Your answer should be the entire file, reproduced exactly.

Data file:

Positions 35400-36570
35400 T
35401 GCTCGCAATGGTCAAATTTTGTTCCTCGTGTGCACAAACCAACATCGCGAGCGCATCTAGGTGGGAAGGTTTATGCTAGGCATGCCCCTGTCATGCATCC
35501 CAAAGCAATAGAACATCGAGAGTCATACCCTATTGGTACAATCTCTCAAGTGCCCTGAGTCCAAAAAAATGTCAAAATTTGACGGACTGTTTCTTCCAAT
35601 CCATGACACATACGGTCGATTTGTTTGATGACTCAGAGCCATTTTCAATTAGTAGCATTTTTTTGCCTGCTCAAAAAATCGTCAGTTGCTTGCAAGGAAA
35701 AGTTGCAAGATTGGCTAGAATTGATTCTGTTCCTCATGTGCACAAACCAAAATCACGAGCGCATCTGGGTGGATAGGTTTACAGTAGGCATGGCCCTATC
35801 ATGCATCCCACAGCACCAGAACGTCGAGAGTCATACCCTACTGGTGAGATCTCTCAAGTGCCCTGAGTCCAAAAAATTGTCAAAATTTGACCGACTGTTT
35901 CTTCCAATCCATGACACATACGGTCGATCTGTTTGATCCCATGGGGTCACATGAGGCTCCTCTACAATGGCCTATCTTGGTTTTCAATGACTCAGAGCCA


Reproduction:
Positions 35400-36570
35400 T
35401 GCTCGCAATGGTCAAATTTTGTTCCTCGTGTGCACAAACCAACATCGCGAGCGCATCTAGGTGGGAAGGTTTATGCTAGGCATGCCCCTGTCATGCATCC
35501 CAAAGCAATAGAACATCGAGAGTCATACCCTATTGGTACAATCTCTCAAGTGCCCTGAGTCCAAAAAAATGTCAAAATTTGACGGACTGTTTCTTCCAAT
35601 CCATGACACATACGGTCGATTTGTTTGATGACTCAGAGCCATTTTCAATTAGTAGCATTTTTTTGCCTGCTCAAAAAATCGTCAGTTGCTTGCAAGGAAA
35701 AGTTGCAAGATTGGCTAGAATTGATTCTGTTCCTCATGTGCACAAACCAAAATCACGAGCGCATCTGGGTGGATAGGTTTACAGTAGGCATGGCCCTATC
35801 ATGCATCCCACAGCACCAGAACGTCGAGAGTCATACCCTACTGGTGAGATCTCTCAAGTGCCCTGAGTCCAAAAAATTGTCAAAATTTGACCGACTGTTT
35901 CTTCCAATCCATGACACATACGGTCGATCTGTTTGATCCCATGGGGTCACATGAGGCTCCTCTACAATGGCCTATCTTGGTTTTCAATGACTCAGAGCCA